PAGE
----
- Exacerbation of aging
- Degeneration of anatomical pathways
- Exposure to aluminium
- APOE gene
- Mitochondria dysfunction
- A compromised blood brain barrier
- Immune system dysfunction
- Infectious agents
Armstrong further explained that AD is multifactorial, which is restated by many other authors:
- Alzheimer Disease, a Multifactorial Disorder Seeking Multi-therapies - Igbal 2010
- The multifactorial nature of Alzheimer's disease for developing potential therapeutics.- Carreiras 2013
- The Complex and Multifactorial Nature of Alzheimer’s Disease -Alkadhi 2010
- Toward a multifactorial model of Alzheimer disease - Storandt 2012
I'll review here factors other than amyloid protein and the APP gene that have been proposed as contributing factors to AD and how those same factors are experienced by people with DS. The management and treatment of these factors, many of which are lifestyle related, can greatly reduce the chances of anyone developing AD, even those with DS. Those factors are:
- Low T3 (active thyroid hormone)
- Impaired glucose metabolism
- Thiamine deficiency
- Sleep apnea
- Mitochondria dysfunction
In addition, researchers in Italy found elevated levels of reverse T3 in the cerebral spinal fluid of patients with AD. (Sampaolo 2005). Reverse T3 is a form of T3 hormone created by a different form of deiodinase enzyme that is a sign of aberrant thyroid hormone metabolism. (Biano 2013) Researchers in Japan found that, "Serum rT3 level was a more sensitive parameter than serum T4 or T3 for evaluating thyroid dysfunction." (Shimada 1983) It's also been my experience that reverse T3 levels are elevated in my patients, particularly infants less than one year old as outline here in my research proposal.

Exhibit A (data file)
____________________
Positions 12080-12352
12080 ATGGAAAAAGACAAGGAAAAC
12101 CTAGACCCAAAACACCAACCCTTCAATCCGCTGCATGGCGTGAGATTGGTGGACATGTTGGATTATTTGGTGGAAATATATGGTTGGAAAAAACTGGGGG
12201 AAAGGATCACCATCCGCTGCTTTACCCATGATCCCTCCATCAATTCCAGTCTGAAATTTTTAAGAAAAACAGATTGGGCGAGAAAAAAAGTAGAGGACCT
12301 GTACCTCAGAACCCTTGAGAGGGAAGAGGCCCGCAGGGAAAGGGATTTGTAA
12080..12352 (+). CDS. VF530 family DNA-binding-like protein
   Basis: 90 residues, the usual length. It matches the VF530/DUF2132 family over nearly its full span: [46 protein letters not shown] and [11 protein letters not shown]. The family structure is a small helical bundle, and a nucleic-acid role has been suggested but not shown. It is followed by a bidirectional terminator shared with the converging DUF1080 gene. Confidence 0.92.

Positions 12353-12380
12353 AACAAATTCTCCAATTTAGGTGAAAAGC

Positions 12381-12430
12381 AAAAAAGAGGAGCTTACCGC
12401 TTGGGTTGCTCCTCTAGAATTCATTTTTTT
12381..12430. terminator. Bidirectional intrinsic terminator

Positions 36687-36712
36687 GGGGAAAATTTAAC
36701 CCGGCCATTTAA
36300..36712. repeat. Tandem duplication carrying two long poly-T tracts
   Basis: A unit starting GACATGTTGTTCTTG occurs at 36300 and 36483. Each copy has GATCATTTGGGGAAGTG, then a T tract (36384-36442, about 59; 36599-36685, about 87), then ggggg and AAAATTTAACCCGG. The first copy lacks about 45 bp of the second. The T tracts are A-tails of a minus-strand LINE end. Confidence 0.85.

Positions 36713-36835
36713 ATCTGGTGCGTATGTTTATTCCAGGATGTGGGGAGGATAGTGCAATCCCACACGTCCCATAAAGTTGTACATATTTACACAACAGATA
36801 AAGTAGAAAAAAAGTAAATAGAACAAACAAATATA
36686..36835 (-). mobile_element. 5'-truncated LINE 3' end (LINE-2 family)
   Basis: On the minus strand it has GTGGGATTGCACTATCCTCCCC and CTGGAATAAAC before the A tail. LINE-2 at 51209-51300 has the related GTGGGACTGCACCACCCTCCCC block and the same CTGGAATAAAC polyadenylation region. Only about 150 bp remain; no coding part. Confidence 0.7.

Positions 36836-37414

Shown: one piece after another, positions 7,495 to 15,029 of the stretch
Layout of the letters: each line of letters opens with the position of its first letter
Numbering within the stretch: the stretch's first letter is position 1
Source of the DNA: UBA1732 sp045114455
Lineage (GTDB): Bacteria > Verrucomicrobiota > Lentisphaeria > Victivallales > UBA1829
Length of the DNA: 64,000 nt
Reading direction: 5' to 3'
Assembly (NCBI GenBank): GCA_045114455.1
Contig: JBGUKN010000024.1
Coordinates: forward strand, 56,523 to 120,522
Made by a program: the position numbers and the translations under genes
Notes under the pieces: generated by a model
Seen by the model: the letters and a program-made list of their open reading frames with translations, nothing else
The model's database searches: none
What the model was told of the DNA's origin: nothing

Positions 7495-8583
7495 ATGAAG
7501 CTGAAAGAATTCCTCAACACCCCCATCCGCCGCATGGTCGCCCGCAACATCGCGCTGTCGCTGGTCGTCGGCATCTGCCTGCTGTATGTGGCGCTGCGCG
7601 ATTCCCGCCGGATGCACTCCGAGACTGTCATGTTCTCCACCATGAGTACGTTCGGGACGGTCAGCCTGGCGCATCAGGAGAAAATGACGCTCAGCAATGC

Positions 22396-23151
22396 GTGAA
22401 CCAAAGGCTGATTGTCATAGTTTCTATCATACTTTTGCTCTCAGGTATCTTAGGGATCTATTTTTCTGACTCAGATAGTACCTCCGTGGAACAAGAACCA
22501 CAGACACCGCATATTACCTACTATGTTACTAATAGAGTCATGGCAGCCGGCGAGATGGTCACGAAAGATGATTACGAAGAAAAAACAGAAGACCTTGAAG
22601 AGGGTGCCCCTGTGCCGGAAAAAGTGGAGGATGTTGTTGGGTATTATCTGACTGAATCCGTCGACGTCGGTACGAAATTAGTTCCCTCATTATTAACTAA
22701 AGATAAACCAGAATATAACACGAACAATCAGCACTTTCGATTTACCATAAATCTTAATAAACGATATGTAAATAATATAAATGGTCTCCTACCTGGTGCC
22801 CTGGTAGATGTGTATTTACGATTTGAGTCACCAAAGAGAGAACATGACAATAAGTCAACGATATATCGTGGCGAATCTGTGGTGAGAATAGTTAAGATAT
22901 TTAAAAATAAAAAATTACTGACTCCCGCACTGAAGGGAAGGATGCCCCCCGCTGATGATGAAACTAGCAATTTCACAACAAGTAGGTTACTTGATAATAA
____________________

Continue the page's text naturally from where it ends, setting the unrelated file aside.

- The Alzheimer's disease-related glucose metabolic brain pattern. (Tuene 2014)
- Brain glucose metabolism in Alzheimer's disease. (Swerdlow 1994)
- Sugar and Alzheimer’s disease: a bittersweet truth (Iadecola 2015)
- Abnormalities of glucose metabolism in Alzheimer's disease. (Hoyer 1991)
- Brain fuel metabolism, aging, and Alzheimer's disease. (Cunnane 2011)
- Abnormal Glucose Metabolism in Alzheimer's Disease: Relation to Autophagy/Mitophagy and Therapeutic Approaches. (Banerjee 2015)
- ...and many others
Researchers at the Imperial College of London stated, "The impaired glucose metabolism in the brain of subjects with AD is a widely recognized early feature of the disease". (Calsolaro 2016)
For a further review of glucose metabolism and the brain I recommend reading "Sugar for the brain: the role of glucose in physiological and pathological brain function".
The enzyme complex pyruvate dehydrogenase (PDHC) is a key step in glucose metabolism. The cofactors for this enzyme are thiamine (B1), riboflavin (B2) and alpha lipoic acid. PDHC activity was found to be reduced in AD and Huntington's disease indicating a deficiency in one or all of these cofactors. (Sorbi, 1983)
A five year study of 76 elderly patients with mild AD being given benfotiamine is currently underway at Cornell University and will be completed in 2019. (National Institute of Aging) Given the positive results seen in previous studies the results are likely to be positive for some of these patients.
Two published clinical trials exist using thiamine in two different forms in people with DS. The first one was conducted in 1979 and included three adult subjects with DS. While the size of this trial was small the results were significant. Although not clearly stated, the form of thiamine used was likely thiamine HCl or thiamine mononitrate as these are the more common forms used. They gave 50 mg three times a day. The results are recorded in the center column of Table 2 below. (Reading 1979)